KAIST medical scientists have presented a heterogeneity of immune cell exhaustion in the cancer environment, providing evidence and rationale for designing optimal strategies for immune checkpoint inhibitors in liver cancer patients.
They succeeded in distinguishing the hepatocellular carcinoma group from the exhausted tumor infiltrating immune cell composition of liver cancer patients. The study, conducted in collaboration with Asan Medical Center, confirmed the applicability for liver cancer patients, providing a new path for personalized precision medicine as well as a new model for translational research.
Our immune system is able to destroy cancerous cells in our body, however sometimes cancer cells can adapt and mutate, effectively hiding from our immune system. One of the mechanisms that has evolved to prevent eradication by the immune system is to functionally silence effector T cells, termed T-cell exhaustion, that is mainly mediated by immune checkpoint molecules such as PD-1, TIM-3, and LAG-3.
Recent breakthroughs and encouraging clinical results with various immune checkpoint inhibitors (ICIs), such as anti-PD-1 monoclonal antibodies (mAbs) and anti-CTLA-4 mAbs, have demonstrated tremendous potential to cure cancers through the immune activation of exhausted T cells. Immune checkpoint inhibitors showed significant clinical benefits for several types of cancers, leading to their wide application in clinical practice.
Anti-PD1 blocking antibodies are one of the most representative agents in this class of drug. However, it has been challenging to precisely understand the biological and clinical significance of T-cell exhaustion in cancer. A KAIST research team led by Professor Su-Hyung Park reported the heterogeneity of T-cell exhaustion in hepatocellular carcinoma (HCC) and its potential clinical implications in Gastroenterology on December 4.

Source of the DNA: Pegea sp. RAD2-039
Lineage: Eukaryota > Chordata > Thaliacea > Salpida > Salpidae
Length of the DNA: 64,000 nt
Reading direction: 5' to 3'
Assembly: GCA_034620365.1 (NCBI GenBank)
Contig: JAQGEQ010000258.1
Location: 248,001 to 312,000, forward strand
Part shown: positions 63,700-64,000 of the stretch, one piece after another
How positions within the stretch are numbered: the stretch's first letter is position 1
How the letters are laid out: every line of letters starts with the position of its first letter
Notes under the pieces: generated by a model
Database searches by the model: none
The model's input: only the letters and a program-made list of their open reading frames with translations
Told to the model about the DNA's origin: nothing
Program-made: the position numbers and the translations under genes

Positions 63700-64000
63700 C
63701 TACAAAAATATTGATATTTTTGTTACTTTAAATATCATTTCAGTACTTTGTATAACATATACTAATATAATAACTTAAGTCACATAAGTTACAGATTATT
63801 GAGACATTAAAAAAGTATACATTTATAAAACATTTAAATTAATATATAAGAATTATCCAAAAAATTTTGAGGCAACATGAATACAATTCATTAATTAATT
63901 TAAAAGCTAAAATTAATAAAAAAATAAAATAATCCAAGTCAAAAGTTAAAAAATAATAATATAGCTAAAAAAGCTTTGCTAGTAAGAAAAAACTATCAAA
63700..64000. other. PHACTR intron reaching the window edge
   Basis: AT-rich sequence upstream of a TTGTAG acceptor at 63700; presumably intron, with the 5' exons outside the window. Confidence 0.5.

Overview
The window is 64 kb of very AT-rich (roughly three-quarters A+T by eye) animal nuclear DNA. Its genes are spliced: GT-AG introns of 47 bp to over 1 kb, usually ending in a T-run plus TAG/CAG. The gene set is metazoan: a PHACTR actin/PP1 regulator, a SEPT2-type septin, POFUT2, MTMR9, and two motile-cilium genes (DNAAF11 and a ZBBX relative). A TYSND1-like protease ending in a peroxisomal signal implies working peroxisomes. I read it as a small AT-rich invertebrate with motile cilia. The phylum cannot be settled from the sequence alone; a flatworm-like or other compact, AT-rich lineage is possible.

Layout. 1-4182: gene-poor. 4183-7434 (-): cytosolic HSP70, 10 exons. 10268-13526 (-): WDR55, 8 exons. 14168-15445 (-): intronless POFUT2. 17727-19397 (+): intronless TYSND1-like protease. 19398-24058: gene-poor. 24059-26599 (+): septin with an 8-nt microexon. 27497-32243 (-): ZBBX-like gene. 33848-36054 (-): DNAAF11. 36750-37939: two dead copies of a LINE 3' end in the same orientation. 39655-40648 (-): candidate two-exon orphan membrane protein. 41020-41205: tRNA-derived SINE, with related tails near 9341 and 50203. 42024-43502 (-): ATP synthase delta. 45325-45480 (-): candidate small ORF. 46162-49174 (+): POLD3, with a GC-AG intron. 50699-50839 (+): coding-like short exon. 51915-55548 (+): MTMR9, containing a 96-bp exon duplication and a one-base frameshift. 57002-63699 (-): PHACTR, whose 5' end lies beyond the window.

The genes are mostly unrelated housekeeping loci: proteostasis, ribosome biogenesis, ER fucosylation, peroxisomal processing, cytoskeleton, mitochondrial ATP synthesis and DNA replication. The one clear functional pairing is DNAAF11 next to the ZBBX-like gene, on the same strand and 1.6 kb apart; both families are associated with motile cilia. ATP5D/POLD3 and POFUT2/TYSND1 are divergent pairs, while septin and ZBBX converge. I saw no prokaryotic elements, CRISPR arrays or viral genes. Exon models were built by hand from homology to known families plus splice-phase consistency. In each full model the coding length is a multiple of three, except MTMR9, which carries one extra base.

The team revealed that heterogeneous T-cell exhaustion status is determined by the differential PD-1 expression levels in CD8+ T cells in liver cancer patients. The authors found that tumor-infiltrating CD8+ T cells with high PD-1 expression from liver cancer patients are functionally impaired and co-express other immune checkpoint receptors such as TIM-3 and/or LAG3, compared to those with low PD-1 expression.
Moreover, based on these results, the authors suggested that liver cancer patients can be classified into two distinct subgroups. Patients having high PD-1 expression levels in the tumor microenvironment showed more aggressive tumor features and biomarkers predicting a favorable response to anti-PD1 therapy. The research team also demonstrated that only liver cancer patients having high PD-1 expression are susceptible to combined immune checkpoint blockade-based therapies.
Prof. Park said, “The new classification of liver cancer patients identified by this study can be utilized as a biomarker to predict the response of current cancer immunotherapy targeting the PD-1 pathway.” He also said they will continue to conduct research on T-cell exhaustion and activation in various types of cancer, which could lead to a better understanding of T-cell response against cancer, thereby providing evidence for future cancer immunotherapy to achieve the ultimate goal to prolong the survival of cancer patients.